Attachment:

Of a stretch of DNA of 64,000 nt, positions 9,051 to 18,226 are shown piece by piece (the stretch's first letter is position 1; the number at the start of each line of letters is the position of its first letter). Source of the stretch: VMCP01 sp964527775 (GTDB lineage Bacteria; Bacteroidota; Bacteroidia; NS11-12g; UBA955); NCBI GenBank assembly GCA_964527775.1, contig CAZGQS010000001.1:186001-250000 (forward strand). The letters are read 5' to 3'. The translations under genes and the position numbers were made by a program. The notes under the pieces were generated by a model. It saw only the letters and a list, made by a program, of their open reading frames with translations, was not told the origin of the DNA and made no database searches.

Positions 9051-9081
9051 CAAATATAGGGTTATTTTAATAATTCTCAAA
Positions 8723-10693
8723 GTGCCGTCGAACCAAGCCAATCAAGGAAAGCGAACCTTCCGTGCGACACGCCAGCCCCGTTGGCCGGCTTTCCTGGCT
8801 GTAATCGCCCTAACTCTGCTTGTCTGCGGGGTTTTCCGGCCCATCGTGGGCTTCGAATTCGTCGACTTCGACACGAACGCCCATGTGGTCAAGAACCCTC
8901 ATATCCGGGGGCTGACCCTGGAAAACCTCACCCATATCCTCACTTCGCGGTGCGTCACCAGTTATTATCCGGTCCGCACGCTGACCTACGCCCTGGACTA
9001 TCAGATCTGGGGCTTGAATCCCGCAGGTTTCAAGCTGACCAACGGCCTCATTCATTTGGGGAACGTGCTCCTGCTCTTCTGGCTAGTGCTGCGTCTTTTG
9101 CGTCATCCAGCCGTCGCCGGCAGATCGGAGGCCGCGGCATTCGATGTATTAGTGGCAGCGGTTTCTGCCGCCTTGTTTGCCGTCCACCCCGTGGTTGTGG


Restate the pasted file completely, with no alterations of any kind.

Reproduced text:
Of a stretch of DNA of 64,000 nt, positions 9,051 to 18,226 are shown piece by piece (the stretch's first letter is position 1; the number at the start of each line of letters is the position of its first letter). Source of the stretch: VMCP01 sp964527775 (GTDB lineage Bacteria; Bacteroidota; Bacteroidia; NS11-12g; UBA955); NCBI GenBank assembly GCA_964527775.1, contig CAZGQS010000001.1:186001-250000 (forward strand). The letters are read 5' to 3'. The translations under genes and the position numbers were made by a program. The notes under the pieces were generated by a model. It saw only the letters and a list, made by a program, of their open reading frames with translations, was not told the origin of the DNA and made no database searches.

Positions 9051-9081
9051 CAAATATAGGGTTATTTTAATAATTCTCAAA
Positions 8723-10693
8723 GTGCCGTCGAACCAAGCCAATCAAGGAAAGCGAACCTTCCGTGCGACACGCCAGCCCCGTTGGCCGGCTTTCCTGGCT
8801 GTAATCGCCCTAACTCTGCTTGTCTGCGGGGTTTTCCGGCCCATCGTGGGCTTCGAATTCGTCGACTTCGACACGAACGCCCATGTGGTCAAGAACCCTC
8901 ATATCCGGGGGCTGACCCTGGAAAACCTCACCCATATCCTCACTTCGCGGTGCGTCACCAGTTATTATCCGGTCCGCACGCTGACCTACGCCCTGGACTA
9001 TCAGATCTGGGGCTTGAATCCCGCAGGTTTCAAGCTGACCAACGGCCTCATTCATTTGGGGAACGTGCTCCTGCTCTTCTGGCTAGTGCTGCGTCTTTTG
9101 CGTCATCCAGCCGTCGCCGGCAGATCGGAGGCCGCGGCATTCGATGTATTAGTGGCAGCGGTTTCTGCCGCCTTGTTTGCCGTCCACCCCGTGGTTGTGG